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Software and Systems Security Research Group

The Software and Systems Security Research Group brings together those researchers who are interested in solving security problems associated with the design, development, deployment and maintenance of large-scale software-based systems. The faculty members associated with this group are also responsible for the delivery of the department's MSc in Software and Systems Security. This synergy means that the department's research and teaching activities this exciting area are extremely closely related.



Past Members

Alan Abe
Bushra AlAhmadi
Ahmad Atamli
Ranjbar Balisane
Cas Cremers
Alex Darer
Martin Dehnel-Wild
Tulio de Souza
Eduardo dos Santos
Simon Eberz
Oliver Farnan
Luke Garratt
Munir Geden
Chad Heitzenrater
Marko Horvat
Justin King-Lacroix
Dr. Kubilay Ahmet Küçük (
(Consultant/Contractor at
Joe Loughry
Kevin Milner
Yudhistira Nugraha
Andrew Paverd
Marc Roeschlin
Anbang Ruan
Ivo Sluganovic
Martin Strohmeier
(Cyber-Defence Campus, armasuisse Science & Technology)
Vincent Taylor

Selected Publications

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  • Exploring the use of Intel SGX for Secure Many−Party Applications

    K.A. Küçük‚ A. Paverd‚ A. Martin‚ N. Asokan‚ A. Simpson and R. Ankele

    In Proceedings of the 1st Workshop on System Software for Trusted Execution (SysTEX '16). New York‚ NY‚ USA. 2016. ACM.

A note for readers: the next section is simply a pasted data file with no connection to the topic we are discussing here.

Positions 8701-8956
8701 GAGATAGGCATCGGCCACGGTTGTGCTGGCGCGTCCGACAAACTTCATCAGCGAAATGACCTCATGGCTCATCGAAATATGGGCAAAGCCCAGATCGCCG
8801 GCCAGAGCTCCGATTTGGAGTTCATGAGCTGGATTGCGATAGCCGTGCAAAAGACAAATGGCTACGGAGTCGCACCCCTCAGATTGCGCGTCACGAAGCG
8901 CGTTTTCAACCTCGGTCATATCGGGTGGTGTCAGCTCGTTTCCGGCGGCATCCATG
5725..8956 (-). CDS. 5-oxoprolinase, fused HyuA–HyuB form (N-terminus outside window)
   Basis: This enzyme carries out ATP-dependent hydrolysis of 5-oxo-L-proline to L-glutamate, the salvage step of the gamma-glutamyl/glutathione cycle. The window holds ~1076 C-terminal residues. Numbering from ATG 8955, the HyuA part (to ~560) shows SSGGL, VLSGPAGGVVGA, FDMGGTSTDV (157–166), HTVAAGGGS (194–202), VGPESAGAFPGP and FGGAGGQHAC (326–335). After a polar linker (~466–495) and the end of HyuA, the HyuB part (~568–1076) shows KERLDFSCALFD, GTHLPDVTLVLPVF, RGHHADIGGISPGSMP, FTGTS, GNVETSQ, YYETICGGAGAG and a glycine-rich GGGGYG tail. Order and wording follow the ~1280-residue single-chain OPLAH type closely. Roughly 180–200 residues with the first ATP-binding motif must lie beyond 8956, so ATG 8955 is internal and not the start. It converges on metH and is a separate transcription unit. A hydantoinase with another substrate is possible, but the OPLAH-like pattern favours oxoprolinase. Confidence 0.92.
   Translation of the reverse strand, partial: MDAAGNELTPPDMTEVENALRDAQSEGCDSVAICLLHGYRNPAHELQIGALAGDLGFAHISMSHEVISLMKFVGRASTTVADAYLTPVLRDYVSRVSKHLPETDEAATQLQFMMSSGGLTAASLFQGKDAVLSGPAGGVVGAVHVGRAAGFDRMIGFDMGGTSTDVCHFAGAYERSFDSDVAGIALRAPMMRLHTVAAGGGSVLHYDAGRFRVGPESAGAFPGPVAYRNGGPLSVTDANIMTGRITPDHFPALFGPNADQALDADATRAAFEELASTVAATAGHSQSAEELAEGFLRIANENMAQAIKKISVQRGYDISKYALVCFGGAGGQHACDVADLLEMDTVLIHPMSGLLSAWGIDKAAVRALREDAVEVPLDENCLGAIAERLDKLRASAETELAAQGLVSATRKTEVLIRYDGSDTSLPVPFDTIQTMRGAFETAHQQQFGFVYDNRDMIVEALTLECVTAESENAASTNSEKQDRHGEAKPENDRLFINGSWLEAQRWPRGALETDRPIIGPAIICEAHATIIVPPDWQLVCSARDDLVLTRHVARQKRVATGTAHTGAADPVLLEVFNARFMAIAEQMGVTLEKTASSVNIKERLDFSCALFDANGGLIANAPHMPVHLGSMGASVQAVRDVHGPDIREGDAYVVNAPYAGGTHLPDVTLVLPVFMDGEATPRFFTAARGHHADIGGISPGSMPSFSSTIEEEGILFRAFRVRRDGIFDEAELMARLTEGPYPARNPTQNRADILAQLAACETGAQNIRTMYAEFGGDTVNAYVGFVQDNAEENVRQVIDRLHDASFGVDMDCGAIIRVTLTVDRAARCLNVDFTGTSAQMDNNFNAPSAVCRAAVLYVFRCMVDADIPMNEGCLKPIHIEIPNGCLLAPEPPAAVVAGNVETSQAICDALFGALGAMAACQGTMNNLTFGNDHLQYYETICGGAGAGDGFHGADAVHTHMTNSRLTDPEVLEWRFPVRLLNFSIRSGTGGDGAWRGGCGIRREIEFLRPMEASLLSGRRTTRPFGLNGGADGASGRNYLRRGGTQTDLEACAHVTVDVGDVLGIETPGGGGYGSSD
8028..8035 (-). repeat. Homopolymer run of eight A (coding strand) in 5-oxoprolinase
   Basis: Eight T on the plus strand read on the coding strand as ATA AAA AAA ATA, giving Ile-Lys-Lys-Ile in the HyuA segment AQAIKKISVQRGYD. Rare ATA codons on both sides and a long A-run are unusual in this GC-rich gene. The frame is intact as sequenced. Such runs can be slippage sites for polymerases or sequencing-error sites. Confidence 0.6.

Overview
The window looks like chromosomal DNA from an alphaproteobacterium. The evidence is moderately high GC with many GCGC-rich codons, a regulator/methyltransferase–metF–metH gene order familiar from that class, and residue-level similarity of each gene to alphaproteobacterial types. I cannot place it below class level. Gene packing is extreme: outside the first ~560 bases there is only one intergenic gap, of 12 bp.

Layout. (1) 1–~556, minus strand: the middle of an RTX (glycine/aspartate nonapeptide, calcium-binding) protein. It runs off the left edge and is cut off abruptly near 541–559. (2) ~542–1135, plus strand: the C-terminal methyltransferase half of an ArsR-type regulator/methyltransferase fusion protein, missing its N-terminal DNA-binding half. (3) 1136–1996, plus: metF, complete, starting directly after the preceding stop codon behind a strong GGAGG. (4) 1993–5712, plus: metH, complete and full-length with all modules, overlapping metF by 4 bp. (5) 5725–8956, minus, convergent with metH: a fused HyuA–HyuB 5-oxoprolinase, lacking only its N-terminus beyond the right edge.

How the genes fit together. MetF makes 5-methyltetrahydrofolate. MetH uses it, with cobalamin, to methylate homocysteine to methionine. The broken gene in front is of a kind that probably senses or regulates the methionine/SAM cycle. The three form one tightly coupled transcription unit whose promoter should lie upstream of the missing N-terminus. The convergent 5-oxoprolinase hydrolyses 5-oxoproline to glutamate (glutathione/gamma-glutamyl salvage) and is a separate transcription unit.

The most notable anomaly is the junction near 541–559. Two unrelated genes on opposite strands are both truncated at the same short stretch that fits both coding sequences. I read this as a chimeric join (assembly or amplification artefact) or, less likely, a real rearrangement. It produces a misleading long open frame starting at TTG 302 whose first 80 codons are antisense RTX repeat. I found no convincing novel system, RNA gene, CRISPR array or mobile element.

The theoretical construct of a Trusted Third Party (TTP) has the potential to solve many security and privacy challenges. In particular‚ a TTP is an ideal way to achieve secure multiparty computation—a privacy−enhancing technique in which mutually distrusting participants jointly compute a function over their private inputs without revealing these inputs. Although there exist cryptographic protocols to achieve this‚ their performance often limits them to the two−party case‚ or to a small number of participants. However‚ many real−world applications involve thousands or tens of thousands of participants. Examples of this type of many−party application include privacy−preserving energy metering‚ location−based services‚ and mobile network roaming. Challenging the notion that a trustworthy TTP does not exist‚ recent research has shown how trusted hardware and remote attestation can be used to establish a sufficient level of assurance in a real system such that it can serve as a trustworthy remote entity (TRE). We explore the use of Intel SGX‚ the most recent and arguably most promising trusted hardware technology‚ as the basis for a TRE for many−party applications. Using privacy−preserving energy metering as a case study‚ we design and implement a prototype TRE using SGX‚ and compare its performance to a previous system based on the Trusted Platform Module (TPM). Our results show that even without specialized optimizations‚ SGX provides comparable performance to the optimized TPM system‚ and therefore has significant potential for large−scale many−party applications.